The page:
He took his vorpal sword in hand (, and later,)
    One, two! One, two! And through and through
    The vorpal blade went snicker-snack!
    He left it dead, and with its head
    He went galumphing back.

    If the back story hasn’t made it clear to you yet, let me paraphrase it for you: This stuff is fast. Wicked fast. Like, voodoo fast. How? That’s best left for another post.

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    August 25th

    HAMSTER: Using Search Clicklogs for Schema and Taxonomy Matching

    Just got done with the HAMSTER presentation; here is the paper, and here are my abstract and slides:

    We address the problem of unsupervised matching of schema information from a large number of data sources into the schema of a data warehouse. The matching process is the first step of a framework to integrate data feeds from third-party data providers into a structured-search engine’s data warehouse. Our experiments show that traditional schema- based and instance-based schema matching methods fall short. We propose a new technique based on the search engine’s clicklogs. Two schema elements are matched if the distribution of keyword queries that cause click-throughs on their instances are similar. We present experiments on large commercial datasets that show the new technique has much better accuracy than traditional techniques.

    I received a few questions after the talk, hence I thought I’d put up a quick FAQ:

    Q: Doesn’t the time(period) of the clicklog affect your integration quality?

    A: Yes. And we consider this a good thing. This allows trend information to come into the system, e.g. “pokemon” queries will start coming in, and merge “japanese toys” with “children’s collector items”. Unpopular items that are not searched for may not generate a mapping, but then again, this may be ok since the end goal was to integrate searched-for items.

    Q: You use clicklogs. I am a little old company/website owner X. Since my company’s name doesn’t start with G, M or Y, I don’t have clicklogs. How do I use your method?

    A: You already have clicklogs. Let’s say you are trying to merge your company/website X’s data with company Y’s data. Since both you (X) and Y have websites, you both run HTTP servers, which have the facility to log requests. Look through your HTTP server referral logs for strings like:
    URL: http://x.com
    REFERRER: http://www.google.com/?q=$search_string$

    This is your clicklog. The url http://x.com has the query $search_string$. You can grep both websites to create clicklogs, which can then be used to integration.

    Q: My website is not very popular and I don’t have that many clicks from search engines. What do I do?

    A: Yup, this is a very real case. Specifically, you might have a lot of queries for some of your items, but not for others. This can be balanced out. See the section in our paper about Surrogate Clicklogs. Basically you can use a popular website’s clicklog as a “surrogate” log for your database. From the paper:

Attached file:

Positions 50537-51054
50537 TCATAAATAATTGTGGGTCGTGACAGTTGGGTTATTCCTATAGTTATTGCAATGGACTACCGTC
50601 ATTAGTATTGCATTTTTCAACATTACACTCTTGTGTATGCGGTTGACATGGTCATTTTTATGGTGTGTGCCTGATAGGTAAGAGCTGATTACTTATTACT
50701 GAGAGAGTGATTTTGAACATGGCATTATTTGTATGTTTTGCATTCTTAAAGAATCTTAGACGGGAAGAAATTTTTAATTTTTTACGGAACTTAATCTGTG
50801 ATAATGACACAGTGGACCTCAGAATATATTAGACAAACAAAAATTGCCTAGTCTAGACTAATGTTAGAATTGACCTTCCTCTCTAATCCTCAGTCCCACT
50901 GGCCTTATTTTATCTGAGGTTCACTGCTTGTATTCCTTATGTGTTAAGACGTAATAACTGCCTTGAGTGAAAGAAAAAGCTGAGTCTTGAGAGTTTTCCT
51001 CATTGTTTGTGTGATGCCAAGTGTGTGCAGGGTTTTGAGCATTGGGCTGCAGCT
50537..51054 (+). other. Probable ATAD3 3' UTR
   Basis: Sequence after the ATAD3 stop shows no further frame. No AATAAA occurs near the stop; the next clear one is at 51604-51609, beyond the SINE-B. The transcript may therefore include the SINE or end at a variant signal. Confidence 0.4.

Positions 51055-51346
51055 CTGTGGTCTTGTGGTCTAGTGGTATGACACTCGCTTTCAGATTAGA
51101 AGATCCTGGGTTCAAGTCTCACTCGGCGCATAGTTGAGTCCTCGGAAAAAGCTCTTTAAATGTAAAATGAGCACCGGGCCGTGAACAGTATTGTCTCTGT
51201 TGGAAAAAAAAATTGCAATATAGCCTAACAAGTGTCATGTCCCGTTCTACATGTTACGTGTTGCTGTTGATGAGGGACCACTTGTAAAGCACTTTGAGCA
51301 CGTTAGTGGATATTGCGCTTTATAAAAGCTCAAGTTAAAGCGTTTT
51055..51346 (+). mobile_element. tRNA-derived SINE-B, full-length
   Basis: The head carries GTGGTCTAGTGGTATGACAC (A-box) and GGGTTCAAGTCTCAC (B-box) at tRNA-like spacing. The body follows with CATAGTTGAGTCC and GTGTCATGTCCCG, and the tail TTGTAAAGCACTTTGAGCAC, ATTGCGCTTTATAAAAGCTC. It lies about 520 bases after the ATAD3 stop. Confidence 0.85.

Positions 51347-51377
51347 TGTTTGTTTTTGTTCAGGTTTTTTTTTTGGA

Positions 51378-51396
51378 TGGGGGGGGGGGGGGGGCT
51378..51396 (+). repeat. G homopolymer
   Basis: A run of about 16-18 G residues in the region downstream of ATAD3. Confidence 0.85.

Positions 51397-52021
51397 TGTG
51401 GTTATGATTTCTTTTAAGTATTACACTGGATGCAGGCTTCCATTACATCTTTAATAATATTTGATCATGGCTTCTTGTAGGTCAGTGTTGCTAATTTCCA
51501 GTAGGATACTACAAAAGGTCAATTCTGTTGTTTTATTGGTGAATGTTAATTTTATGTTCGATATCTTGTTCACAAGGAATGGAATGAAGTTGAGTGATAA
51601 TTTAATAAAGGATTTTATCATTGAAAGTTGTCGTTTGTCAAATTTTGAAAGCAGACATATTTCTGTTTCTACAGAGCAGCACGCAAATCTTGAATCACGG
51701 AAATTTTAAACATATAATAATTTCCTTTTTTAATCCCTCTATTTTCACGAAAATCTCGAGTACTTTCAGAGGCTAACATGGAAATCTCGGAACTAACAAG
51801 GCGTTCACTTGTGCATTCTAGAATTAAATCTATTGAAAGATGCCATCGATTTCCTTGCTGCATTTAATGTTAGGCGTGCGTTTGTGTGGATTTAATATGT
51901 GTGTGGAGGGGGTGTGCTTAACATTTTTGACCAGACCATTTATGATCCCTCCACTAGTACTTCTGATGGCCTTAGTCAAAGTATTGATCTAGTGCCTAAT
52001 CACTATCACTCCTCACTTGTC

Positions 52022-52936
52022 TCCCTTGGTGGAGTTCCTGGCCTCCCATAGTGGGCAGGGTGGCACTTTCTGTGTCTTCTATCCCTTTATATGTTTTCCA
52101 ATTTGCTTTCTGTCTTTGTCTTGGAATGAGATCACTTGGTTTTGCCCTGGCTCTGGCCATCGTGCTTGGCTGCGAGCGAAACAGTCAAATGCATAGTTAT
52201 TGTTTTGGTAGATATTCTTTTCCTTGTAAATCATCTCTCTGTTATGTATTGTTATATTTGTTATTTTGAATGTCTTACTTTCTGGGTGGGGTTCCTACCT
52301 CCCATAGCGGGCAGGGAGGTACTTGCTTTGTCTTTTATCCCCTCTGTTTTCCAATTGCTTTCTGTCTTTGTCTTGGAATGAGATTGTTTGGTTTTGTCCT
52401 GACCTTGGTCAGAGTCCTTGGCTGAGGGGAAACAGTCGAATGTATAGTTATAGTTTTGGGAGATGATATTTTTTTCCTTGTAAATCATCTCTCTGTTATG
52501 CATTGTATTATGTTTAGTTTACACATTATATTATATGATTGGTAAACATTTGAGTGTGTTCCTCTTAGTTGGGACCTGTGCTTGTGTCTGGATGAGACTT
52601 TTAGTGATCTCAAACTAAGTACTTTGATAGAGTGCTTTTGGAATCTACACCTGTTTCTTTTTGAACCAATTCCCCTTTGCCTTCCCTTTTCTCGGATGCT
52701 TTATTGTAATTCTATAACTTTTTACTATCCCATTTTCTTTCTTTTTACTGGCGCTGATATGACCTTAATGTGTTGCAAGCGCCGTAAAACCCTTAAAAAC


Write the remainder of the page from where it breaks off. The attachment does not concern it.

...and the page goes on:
…we propose a method by which we identify surrogate clicklogs for any data source without significant web presence. For each candidate entity in the feed that does not have a significant presence in the clicklogs (i.e. clicklog volume is less than a threshold), we look for an entity in our collection of feeds that is most similar to the candidate, and use its clicklog data to generate a query distribution for the candidate object.

    Q: I am an academic and do not have access to a public clicklog, or a public website to do get clicklogs from. How do I use this technique?

    A: Participate in the Lemur project and get your friends to participate too.

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    August 22nd

    Upcoming VLDB Trip : Lyon, France

    I’m looking forward to my talk at VLDB 2009 in Lyon, France. I will be presenting HAMSTER: Using Search Clicklogs for Schema and Taxonomy Matching”, which is joint work I did with Phil Bernstein during my internship at Microsoft Research. The talk is scheduled for Tuesday 25, 2009 at 2pm in the Rhône 2 room at the conference venue.

    Also look out for my labmate Bin Liu ‘s paper with our advisor, “Using Trees to Depict a Forest”.

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    August 20th

    "My pledges as a reviewer"

    CUHK Professor Yufei Tao’s homepage has this interesting tidbit:

    My pledges as a reviewer:

    • I will treat your work with respect.
    • I will spend enough time with your paper. I will not make any decision without a good understanding.
    • In case I decide to recommend rejection, I will do so on solid grounds. I do not reject papers based on subjective and vacuous statements such as “I don’t like this idea”.
    • I will write reviews in a courteous manner. I have seen harsh reviews by other people which heavily mention my publications, and thus make people feel I was the reviewer. I will never do anything like this.
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    August 3rd

    Brim

    Standing by, watching sighs
    Escape from passersby
    Feelings collect, rise up, and in a while
    reflect, give up, and run dry.

    One day the brim will mean something.
    Till then, we’ll survive.